I'm still reading David's links. Lots of information and I'm still wondering what is better for me short term and for life.
    I've been off my diet program that was design for me (I think it was more general knowledge)

    I want to be healthy as well as returning to my regular size.

    From staying away from carbs (all bread, pasta, rice and naturally any dessert) made a differences but it hard to say that you want to stay away for life. I love eating and normally pretty well. Sometime financially I harder to be able to eat right but I manage a close to possible. Well with the diet program I can't really follow in the harder time unless I want tuna all the time .

    The diet program I on is:

    1/2 cup of oatmeal with 1 sweetener or instant oatmeal - made with skim milk.
    1 large glass of water

    1 fruit any kind
    1 large glass of water

    Any veggies with 4once of lean meat
    Low fat dressing if it with a salad and
    Cook or add 1 tea spoon of virgin olive oil
    1 large glass of water

    10-12 plain almonds
    1 large glass of water

    Only green veggies with 6 once of protein
    1 large glass of water

    Plain popcorn for a snack
    Large glass of water

    ****Can drink if your water still drinking all your water
    ****Diet drinks or green tea or coffee plain

    I would love to get peoples opinion on this?
    This is why both the Atkins and South Beach, I find they are similar to this one
    The South Beach seems to be a bit more touching all the Canadian food guide and resection all the groups.

    I've realized in the last 2 months that when I have any carbs other the veggies I'm more tired and "bloated"
    It could be certainly more explanation but that is really how I can describe it.

    I'm close to 35 years old and 2006 is my year of changes! It hard but I want to walk in 2007 healthy - mentally, physically and financially.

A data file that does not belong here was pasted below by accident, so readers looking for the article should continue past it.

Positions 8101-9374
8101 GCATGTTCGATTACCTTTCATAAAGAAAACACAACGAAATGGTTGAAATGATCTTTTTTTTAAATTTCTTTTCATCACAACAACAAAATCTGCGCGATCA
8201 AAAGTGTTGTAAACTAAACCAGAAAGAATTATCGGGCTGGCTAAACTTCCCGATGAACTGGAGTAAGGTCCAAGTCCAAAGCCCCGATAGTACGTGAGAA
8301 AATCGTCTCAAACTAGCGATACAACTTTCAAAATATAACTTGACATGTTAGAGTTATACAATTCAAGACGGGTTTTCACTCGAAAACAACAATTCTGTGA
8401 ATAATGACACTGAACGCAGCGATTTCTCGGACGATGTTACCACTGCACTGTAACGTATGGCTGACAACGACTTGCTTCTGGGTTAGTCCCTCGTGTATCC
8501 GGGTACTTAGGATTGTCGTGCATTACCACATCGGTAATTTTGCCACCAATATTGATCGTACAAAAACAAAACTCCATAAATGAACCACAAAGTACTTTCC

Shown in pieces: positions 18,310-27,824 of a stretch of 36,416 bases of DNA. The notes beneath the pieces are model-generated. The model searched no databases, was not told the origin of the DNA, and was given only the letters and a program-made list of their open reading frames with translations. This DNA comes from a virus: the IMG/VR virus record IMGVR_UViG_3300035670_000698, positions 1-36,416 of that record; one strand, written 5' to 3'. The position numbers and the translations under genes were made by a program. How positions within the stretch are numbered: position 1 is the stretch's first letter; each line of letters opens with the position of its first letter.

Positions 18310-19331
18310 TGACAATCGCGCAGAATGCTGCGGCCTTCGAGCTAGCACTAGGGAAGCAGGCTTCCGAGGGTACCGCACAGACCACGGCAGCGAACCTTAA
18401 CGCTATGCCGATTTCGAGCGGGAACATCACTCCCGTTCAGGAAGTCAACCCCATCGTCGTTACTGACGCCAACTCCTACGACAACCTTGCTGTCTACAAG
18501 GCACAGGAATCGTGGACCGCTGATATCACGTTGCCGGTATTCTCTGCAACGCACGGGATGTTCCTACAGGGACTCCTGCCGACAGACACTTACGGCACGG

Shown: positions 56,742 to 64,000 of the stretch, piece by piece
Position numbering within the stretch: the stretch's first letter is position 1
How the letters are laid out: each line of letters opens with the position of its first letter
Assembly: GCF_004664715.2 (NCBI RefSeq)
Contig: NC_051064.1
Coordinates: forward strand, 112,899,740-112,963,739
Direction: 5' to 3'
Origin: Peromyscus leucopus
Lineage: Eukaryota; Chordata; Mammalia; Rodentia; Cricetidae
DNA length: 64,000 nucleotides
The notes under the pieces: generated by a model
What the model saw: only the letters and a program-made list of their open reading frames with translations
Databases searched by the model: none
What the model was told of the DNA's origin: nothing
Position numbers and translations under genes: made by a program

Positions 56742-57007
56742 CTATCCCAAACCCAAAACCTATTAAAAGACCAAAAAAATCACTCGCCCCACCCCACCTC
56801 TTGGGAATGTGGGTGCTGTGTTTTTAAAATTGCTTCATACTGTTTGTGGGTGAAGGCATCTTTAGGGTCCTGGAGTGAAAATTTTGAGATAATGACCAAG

All opinion is all welcome! It can be negative, positive ~ It all good
    Life is what you make out of it!

  9. #9

    Re: Has any one tried the South Beach diet?

    Your diet certainly seems very healthy to me. Personally, I am quite bored of oatmeal, but I try to eat it at least once a week since the soluble fiber can help lower "bad" cholesterol. (I usually have eggs or yogurt as the protein source for my breakfast. I find slowly cooked eggs can make for a gourmet-tasting breakfast.)

    To add variety to my diet, I sometimes use a list of 12 "superfoods."
    Personally, yogurt is one of my favorite health foods. Calorie-per-calorie, low-fat yogurt may be more filling than the no-fat variety. I buy both kinds.

    You didn't mention exercise, but I assume you are exercising regularly.

    BTW, I always cringe when I hear "low-fat dressing" since many low fat dressings have corn syrup as a main ingredient, which is not as healthy (or tasty) as olive oil.
    "What lies behind us and what lies before us are tiny matters compared to what lies within us." ~ Ralph Waldo Emerson

  10. #10

    Re: Has any one tried the South Beach diet?

    The diet looks very carefully and well planned out. I'm sure if you stick with it, it will yield the results that you want. The only thing I noticed is maybe you could use a little more calcium (I could be wrong). I saw that you had some in the morning, but given your age and gender it seems like more calcium might be good to help prevent osteoporosis. Just a thoght though. It's great that you're drinking all of that water though-I know that's supposed to be really, really good for you-I bet your skin looks great!